Being conceived at the end of the war I don't have memories of it of course, but my late brother, my mum and sister had lots. The only street party I remember was the Queen's one in Mostyn Road where we all got a cup with the Queen's head on it. I regret losing that. But I still have the little ed book with all the pageantry in it.
My parents and siblings used to tell of dog fights during the Battle of Britain, over London where we lived, Cavendish Road in Balham I think it was. I was born in Clapham hospital overlooking the common. Mum said it had thick snow that day, December 1946. After that the bombs came and our family home was reduced along with the rest in the street by a stick of fire bombs. My dad was in the ARP at the time, driving ambulances in the blitz. He never said much about it but Mum said he used to come home on leave and be sick and then sleep. He did recount the time he crossed a bridge in the ambulance over the Thames just before a bomb hit it and he saw in the mirrors a double decker go down the hole. He came back to the bombed street looking for Mum and the kids and was told they where in a bomb shelter. Lucky they didn't stay under the iron table that time. Strangely and like many other stories, a few things survived the bomb that did the house in such as glass objects.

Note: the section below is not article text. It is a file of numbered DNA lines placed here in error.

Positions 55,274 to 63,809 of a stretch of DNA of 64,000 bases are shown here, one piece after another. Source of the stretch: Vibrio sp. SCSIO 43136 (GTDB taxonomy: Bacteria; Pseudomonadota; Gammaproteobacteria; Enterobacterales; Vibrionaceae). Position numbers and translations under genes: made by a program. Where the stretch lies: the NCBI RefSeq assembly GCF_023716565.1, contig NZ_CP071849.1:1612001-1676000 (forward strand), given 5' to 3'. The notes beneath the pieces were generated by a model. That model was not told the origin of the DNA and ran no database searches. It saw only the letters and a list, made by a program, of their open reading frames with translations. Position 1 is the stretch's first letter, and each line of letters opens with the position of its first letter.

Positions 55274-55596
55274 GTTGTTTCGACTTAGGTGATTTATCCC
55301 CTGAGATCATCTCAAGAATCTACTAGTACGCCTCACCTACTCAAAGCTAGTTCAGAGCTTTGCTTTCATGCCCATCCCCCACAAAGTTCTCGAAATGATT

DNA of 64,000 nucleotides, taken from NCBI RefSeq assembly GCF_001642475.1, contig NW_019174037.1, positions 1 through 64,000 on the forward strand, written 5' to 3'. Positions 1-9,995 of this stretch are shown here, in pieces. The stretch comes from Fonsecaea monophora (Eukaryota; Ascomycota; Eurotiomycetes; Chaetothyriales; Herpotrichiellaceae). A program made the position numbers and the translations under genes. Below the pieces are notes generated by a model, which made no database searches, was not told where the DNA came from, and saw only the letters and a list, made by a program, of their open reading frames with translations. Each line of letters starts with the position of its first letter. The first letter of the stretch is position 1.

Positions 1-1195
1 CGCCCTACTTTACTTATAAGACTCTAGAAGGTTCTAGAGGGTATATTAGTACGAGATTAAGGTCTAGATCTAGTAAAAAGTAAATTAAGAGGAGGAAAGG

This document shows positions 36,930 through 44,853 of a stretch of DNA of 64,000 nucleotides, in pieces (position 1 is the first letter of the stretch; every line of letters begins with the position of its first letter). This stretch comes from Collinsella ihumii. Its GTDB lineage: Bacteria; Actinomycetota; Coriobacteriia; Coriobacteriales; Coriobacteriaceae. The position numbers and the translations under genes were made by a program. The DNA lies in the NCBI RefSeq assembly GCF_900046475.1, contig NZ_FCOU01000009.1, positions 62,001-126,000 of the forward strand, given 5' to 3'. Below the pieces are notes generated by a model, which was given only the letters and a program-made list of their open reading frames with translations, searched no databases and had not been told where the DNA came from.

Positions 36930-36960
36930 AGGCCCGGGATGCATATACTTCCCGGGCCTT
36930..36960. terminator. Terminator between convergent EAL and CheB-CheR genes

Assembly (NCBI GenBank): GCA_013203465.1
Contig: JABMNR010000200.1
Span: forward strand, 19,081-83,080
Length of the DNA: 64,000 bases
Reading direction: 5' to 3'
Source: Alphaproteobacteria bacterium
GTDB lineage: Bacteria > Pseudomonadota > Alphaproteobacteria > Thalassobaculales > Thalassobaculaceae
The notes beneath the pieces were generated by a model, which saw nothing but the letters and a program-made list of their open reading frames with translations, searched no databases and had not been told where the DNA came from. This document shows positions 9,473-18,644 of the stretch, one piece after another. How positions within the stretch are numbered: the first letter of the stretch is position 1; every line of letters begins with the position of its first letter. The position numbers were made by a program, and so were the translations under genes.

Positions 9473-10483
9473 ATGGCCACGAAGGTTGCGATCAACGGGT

Mum's mum had a flat and she handed the keys to Mum and said she was off to Kent, out of the way. Mum stayed in London as Dad was there and all they had was what they stood up in.
Prior to the blitz Mum was, being pregnant with my sister, sent to Weston super Mare and stayed at that big hospital there near sand bay during the birth. But the Germans bombed this area as well as Bristol and so Mum decided it was just as safe back in London so back she went. Ken, my brother was born in the early years of the war as well. After the blitz Dad went to Germany in the last stages of the war, to mend damaged tanks as he by then had been called up into the Royal Engineers and did an intensive mechanics course, to be his trade for the rest of his life.
After the war and about a year after I was born, we moved to the new estate at Burnt Oak, 44 Mostyn Road to be precise and I lived there until going to South Africa for a tenner only returning in 1976. Burnt Oak had quite a few bomb sites as I recall and we used to play in a lot of old places near Hendon aerodrome.
Most of the people in the new estate came from bombed out homes in London.
A memory shared byon Nov 7th, 2008.
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